Wise Intention: Renunciation, Goodwill, Harmlessness

“Nothing whatsoever is to be clung to as me or mine.”
~Joseph Goldstein

Right intention is the second aspect of the Noble Eightfold Path. (Learn about the first aspect, right view.) The Buddha explains right intention as threefold: the intention of renunciation, the intention of goodwill and the intention of harmlessness… as opposed to three parallel kinds of wrong intention, those governed by desire, ill will and  harmfulness.

The Intention of Renunciation

The Pali word for renunciation means “to go forth.” To go forth into the practice of awakening. Renunciation is not a matter of giving up our desires, but rather changing our perspective so that the desires no longer bind us. In other words… letting go. Not merely repressing desires (which never works) but rather letting go of clinging — to the solid ego-identity, addictions, bad habits, detrimental relationships, belligerent self-talk.
Renunciation is constantly accepting what is. This doesn’t usually happen overnight. What do we do with unskillful thoughts and intentions in the meantime? They are fodder for practice. Can we see and accept the fact that we’re clinging? And relax, even just a little bit? That would be a great place to start.

a

The Intention of Goodwill

Cultivation of goodwill means giving love free of craving and attachment. This is also known as metta. Further, the purest intention is bodhichitta, the wish to realize enlightenment for the sake of others.

For the ultimate benefit of all beings without exception,
throughout this and all my lifetimes,
I dedicate myself to the practice and realization of enlightenment.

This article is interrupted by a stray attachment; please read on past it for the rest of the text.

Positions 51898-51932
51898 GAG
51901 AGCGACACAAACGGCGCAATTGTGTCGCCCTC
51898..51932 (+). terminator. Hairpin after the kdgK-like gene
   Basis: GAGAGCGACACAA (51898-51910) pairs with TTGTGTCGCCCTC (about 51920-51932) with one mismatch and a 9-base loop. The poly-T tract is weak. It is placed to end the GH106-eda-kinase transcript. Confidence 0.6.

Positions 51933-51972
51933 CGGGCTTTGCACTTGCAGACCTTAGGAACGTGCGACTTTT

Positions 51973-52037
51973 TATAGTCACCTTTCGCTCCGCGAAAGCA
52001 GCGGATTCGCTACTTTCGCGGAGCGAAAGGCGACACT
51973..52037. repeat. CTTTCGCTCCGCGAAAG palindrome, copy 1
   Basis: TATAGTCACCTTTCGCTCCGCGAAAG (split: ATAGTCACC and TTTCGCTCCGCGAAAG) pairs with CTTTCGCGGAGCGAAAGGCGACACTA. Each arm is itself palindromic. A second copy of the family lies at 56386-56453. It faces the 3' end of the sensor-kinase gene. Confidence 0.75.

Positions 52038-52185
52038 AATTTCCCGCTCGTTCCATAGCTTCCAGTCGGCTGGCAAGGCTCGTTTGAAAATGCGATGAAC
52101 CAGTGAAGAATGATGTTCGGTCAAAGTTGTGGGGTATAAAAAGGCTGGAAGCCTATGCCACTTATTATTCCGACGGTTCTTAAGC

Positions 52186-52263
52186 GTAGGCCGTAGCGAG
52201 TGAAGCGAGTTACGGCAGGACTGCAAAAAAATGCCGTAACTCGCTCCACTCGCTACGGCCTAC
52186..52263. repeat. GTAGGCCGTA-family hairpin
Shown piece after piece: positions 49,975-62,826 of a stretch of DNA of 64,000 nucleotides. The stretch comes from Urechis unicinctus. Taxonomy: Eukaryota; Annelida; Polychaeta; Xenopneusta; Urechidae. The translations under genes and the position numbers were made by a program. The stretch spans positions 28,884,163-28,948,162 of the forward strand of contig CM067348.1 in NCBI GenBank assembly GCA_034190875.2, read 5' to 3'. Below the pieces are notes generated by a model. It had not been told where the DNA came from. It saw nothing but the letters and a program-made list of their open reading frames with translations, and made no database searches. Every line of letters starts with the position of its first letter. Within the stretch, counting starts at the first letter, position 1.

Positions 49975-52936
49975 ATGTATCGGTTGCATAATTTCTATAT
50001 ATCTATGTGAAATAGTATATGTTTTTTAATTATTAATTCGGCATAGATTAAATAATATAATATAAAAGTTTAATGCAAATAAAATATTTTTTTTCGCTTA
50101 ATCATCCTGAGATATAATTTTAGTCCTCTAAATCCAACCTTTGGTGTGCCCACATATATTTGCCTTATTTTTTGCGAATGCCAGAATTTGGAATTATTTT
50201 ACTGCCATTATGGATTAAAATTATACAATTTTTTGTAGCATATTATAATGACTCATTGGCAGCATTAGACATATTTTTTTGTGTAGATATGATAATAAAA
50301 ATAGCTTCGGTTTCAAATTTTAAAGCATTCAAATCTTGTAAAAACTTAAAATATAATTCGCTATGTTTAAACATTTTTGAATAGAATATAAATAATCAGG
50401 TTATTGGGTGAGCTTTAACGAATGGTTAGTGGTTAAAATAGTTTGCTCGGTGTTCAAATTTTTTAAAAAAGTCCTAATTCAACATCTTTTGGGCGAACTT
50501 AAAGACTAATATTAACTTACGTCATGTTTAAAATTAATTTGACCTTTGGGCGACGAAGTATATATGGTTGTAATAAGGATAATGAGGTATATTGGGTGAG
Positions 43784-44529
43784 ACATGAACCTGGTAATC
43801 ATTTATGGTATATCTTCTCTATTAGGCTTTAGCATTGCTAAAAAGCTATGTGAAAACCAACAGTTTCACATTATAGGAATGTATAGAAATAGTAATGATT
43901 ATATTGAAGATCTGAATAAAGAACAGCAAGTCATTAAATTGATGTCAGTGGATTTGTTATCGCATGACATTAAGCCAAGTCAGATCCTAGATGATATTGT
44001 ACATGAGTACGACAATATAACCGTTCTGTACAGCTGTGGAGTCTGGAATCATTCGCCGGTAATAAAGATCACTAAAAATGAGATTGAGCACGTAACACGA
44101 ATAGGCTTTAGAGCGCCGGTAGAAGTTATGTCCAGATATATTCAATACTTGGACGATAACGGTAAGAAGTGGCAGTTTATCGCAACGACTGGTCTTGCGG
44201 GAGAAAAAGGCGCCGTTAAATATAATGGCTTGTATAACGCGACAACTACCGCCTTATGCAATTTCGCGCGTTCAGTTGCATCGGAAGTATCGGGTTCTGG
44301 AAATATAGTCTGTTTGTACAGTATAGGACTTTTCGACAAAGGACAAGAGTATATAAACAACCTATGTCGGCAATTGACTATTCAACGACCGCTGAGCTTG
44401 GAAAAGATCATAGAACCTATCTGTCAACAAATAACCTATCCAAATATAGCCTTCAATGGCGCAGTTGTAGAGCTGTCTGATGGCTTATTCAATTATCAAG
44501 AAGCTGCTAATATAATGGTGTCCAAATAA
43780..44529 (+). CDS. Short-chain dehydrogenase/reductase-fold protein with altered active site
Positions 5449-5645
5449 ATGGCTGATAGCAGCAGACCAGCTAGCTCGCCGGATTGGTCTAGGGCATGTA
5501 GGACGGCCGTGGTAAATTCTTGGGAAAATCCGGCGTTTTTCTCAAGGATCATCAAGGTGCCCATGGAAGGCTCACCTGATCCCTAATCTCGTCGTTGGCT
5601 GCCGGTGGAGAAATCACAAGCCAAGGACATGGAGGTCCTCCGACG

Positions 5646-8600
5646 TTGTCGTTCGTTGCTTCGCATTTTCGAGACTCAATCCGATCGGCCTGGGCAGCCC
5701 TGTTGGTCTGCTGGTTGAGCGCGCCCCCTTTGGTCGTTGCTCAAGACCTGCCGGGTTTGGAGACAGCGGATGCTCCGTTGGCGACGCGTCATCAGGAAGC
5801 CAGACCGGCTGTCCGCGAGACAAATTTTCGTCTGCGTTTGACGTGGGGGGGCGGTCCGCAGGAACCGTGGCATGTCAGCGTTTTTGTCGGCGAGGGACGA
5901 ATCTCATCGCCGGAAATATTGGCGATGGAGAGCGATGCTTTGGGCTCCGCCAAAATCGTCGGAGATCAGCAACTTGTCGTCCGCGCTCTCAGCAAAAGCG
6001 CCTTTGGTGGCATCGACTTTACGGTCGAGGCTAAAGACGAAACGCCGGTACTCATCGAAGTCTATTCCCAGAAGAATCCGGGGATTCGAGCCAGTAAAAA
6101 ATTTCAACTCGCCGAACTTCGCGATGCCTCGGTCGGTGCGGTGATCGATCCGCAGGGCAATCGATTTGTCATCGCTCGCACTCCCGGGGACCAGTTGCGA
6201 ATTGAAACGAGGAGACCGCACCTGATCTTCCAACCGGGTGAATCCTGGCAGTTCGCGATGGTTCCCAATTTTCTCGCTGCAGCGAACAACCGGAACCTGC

Sentient beings are numberless: I vow to liberate them.
Delusions are inexhaustible: I vow to transcend them.
Dharma teachings are boundless: I vow to master them.
The Buddha’s enlightened way is unsurpassable: I vow to embody it.
~Bodhisattva Vows

Of course, we humans have mixed intentions and emotions. For example, upon receiving the news that a friend is getting married to a wonderful person or getting a big promotion, we may feel both joy and envy. We need to honor both the parts of ourselves that are open and the parts that are not (yet).

The Intention of Harmlessness

In “mathematical” terms, suffering equals pain times resistance. Where there’s lots of resistance to painful sensations or situations, there’s a plethora of suffering. No resistance = no suffering.

 

With this in mind, we can cultivate and emit compassion — for all beings, including ourselves. When we put ourselves in another’s shoes, empathy arises quite naturally. Over the eons, we’ve gone from only caring about blood ties, to religious brethren, to fellow countrymen and women… the next step is care for all sentient beings and Mother Earth herself. I wonder, can we build a truly empathic civilization? When? How?

Thanks for reading! Stay tuned for upcoming posts on the other six aspects of the Eightfold Path.

“…practicing charity and compassion without attachment is the way to reaching the Highest Perfect Wisdom, to becoming a living buddha.” ~Diamond Sutra

About these ads

2 thoughts on “Wise Intention: Renunciation, Goodwill, Harmlessness

  1. Pingback: ‘Slactivism’ vs. Awareness, Advocacy + Action | Yoga Freedom 2012

  2. Pingback: eBooklet: Dharma 101 — Buddha’s Noble Eightfold Path « Yoga Freedom Blog

Leave a Reply

Fill in your details below or click an icon to log in:

WordPress.com Logo

You are commenting using your WordPress.com account. Log Out / Change )

Twitter picture

You are commenting using your Twitter account. Log Out / Change )

Facebook photo

You are commenting using your Facebook account. Log Out / Change )

Google+ photo

You are commenting using your Google+ account. Log Out / Change )

Connecting to %s